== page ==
The federal government is, shortly, expected to table legislation to add 26 new seats to the House of Commons in a move to provide fairer political representation across the country.
The Toronto Star is reporting Stephen Harper will award the province of Ontario an additional 13 seats. Alberta would gain six seats, British Columbia an additional five, and Quebec another two.
Conveniently, it seems the Conservatives will benefit the most from the parliamentary shuffle.
According to the Globe and Mail, the electoral map suggests Harper's party would win most of the new seats in redrawn parliament, further bolstering their already comfortable majority.
"If an election were held tomorrow with the new rules in place, and history repeats itself, the Conservatives could win in the range of 20 of the 26 new ridings," notes the articles author.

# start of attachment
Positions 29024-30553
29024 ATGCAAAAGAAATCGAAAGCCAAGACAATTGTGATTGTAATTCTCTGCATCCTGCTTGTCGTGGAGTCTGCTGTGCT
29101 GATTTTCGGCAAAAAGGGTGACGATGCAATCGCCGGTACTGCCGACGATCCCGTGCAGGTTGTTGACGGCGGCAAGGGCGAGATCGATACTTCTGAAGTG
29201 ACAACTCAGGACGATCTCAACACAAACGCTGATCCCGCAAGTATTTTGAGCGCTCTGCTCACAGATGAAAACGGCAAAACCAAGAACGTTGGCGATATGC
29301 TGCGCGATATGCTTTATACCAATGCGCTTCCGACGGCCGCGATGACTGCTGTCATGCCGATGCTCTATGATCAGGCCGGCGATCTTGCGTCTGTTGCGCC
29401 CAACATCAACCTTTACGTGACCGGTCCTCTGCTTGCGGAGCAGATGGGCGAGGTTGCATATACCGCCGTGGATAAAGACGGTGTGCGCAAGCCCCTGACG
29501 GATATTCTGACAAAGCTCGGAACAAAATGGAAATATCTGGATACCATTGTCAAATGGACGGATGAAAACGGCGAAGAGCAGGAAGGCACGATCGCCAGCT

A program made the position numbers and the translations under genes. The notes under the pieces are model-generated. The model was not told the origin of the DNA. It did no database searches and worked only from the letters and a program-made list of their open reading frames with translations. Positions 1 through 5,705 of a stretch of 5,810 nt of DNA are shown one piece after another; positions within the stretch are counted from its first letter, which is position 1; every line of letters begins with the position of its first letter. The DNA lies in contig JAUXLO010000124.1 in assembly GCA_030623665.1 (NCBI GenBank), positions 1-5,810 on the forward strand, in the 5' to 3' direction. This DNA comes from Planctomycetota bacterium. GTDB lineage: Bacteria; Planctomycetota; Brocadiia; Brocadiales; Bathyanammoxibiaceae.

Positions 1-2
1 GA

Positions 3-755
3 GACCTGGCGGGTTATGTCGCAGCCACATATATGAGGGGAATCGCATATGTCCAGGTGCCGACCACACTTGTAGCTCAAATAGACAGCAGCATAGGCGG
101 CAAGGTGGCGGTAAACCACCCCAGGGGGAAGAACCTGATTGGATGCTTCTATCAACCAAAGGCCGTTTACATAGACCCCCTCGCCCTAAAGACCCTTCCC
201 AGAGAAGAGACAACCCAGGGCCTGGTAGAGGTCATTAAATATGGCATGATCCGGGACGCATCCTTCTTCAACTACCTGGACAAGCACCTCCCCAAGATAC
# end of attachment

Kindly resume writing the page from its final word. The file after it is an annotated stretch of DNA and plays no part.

Elizabeth May doesn't seem to think so.
On Tuesday, as reported by CBC News, the Green Party leader was circulating this scan of a newsletter, distributed by the Conservative riding association in her riding of Saanich-Gulf Islands, which claims redistribution would help the Tories defeat May in the next election.
May claims the pamphlet illustrates the Conservative party's plan to manipulate her Vancouver Island riding boundaries for their benefit.
"I am so proud to represent the people of Saanich-Gulf Islands, and I am sure he will be as distressed as I am by that party's transparent plan for gerrymandering in hopes of winning the riding back," May asked Democratic Reform Minister Tim Uppal in parliament, Tuesday.
For their part, the Conservatives insist independent electoral commissions will decide where and how to incorporate the new seats.
In response to May's query, the CBC quoted Government House leader Peter Van Loan saying the the statute sets out a process for redistribution that is non-partisan.
"Under our legislation we will ensure that there is a formula in place that ensures people of Saanich--Gulf Islands, British Columbia, in fact, all of Canada, will have fair representation that has long been denied to them."